At any rate, I decided that today was good as good as any. I guess I did have some middle ground I could rest upon, Google Voice. Before totally giving up my mobile phone, I set up a google voice number for instances where it seemed almost dire. (Use your own discretion as to what is deemed dire. Dire in my case was needing a number for potential clients could call and leave messages for me. )
How to Go Without a Mobile Phone?
Step #1: Open up and Tell People
This step, especially as Step 1 may seem a bit weird. Let me assure you that you will want to be as prepared as possible when doing this. Doing this step first also strengthens your resolve for the time after you have stopped using your mobile phone. You will appreciate knowing possible objections to your decisions and criticisms from others as knowing them will help you come up with creative alternatives.
Step #2: Plan Your First 30 days
Having a plan for your first 30 days will help ease the transition for yourself. For just 30 days, try to calendar out for usual interactions you would have by phone. For example, make a plan weekly to communicate with your friends and family. Going mobile less, time can be your friend or your enemy. Trust me, you want time to be your friend. Having time as your friend means that you stay committed to time contraints as much as possible and you want others aware of your commitment. When events or such circumstances require that you be at a place at a certain time, being mobile less, you do not have the option to text or call to let someone know you will be late. Planning ahead is how you make time your friend.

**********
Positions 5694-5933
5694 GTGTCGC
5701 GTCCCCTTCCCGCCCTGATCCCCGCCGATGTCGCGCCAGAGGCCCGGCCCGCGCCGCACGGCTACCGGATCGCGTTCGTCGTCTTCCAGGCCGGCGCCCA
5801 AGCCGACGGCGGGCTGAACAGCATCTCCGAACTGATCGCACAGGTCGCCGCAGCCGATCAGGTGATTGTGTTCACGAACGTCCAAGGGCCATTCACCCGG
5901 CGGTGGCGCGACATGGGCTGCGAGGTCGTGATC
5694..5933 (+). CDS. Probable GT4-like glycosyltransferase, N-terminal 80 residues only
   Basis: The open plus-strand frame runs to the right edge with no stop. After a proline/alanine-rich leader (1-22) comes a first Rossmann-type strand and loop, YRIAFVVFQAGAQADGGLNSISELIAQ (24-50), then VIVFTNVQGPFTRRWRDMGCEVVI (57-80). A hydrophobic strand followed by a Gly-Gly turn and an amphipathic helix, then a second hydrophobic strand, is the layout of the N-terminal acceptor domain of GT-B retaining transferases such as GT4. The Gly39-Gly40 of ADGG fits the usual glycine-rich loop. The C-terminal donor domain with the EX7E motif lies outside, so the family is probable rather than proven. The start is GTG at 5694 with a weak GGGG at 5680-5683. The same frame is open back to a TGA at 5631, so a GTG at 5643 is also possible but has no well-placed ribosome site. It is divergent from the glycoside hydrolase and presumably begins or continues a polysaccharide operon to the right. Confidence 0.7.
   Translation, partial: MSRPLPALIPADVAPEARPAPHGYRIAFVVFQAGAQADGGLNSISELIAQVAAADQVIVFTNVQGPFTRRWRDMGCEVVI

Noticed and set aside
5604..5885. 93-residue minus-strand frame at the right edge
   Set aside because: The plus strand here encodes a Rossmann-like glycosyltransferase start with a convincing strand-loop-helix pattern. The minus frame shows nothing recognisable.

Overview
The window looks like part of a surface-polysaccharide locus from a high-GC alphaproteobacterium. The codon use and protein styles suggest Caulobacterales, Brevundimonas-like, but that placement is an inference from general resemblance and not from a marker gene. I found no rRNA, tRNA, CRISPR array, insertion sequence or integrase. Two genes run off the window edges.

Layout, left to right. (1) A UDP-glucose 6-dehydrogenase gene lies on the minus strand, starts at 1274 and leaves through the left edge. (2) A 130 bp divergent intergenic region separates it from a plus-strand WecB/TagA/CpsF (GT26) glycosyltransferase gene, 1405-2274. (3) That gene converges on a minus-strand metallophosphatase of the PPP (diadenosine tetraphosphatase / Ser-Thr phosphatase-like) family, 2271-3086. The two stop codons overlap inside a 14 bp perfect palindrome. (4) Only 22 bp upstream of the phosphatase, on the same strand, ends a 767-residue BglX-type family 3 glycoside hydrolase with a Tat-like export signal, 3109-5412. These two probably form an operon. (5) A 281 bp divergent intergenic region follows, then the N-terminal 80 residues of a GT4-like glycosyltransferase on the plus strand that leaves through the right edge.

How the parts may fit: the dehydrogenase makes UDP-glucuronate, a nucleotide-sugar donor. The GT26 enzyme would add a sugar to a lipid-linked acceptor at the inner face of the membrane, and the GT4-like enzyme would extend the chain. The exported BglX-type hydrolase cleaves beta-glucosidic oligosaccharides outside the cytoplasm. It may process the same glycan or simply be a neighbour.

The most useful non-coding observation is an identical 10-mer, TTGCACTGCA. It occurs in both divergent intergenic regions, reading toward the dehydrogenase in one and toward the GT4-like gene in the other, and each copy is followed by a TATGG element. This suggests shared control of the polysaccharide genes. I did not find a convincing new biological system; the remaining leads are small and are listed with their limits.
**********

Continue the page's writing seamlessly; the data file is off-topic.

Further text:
Step #3: Know Your Limits
Knowing yourself and your limits is crucial. Know that sometimes, you will need to communicate with others that are not immediate to you. Let’s face it, in this day and age, you are probably never less than 10 feet away from a person with a mobile device or access to a telephone. Use your resources wisely. I do not advocate using unsafe measures but I have been know to walk up to a stranger or a store to ask someone to use their phone if I get lost. Know that there are limits. Know when you need to reach out for help or when you need access to a phone while you are out. Lastly, have confidence that you will be okay. Even in emergency situations, think clearly and act fast.
What have I learned since going mobile less?
I learned that there are not nearly as many emergencies that pop up that require me to have access to a phone. I also learned that I have to rely on my instinct and myself when faced with a problem or issue instead of relying on instant communication. I have learned a lot of random things going mobile less:
  • I learned how to navigate my surroundings better;
  • I learned that not everything is an emergency and that eventually everything works itself;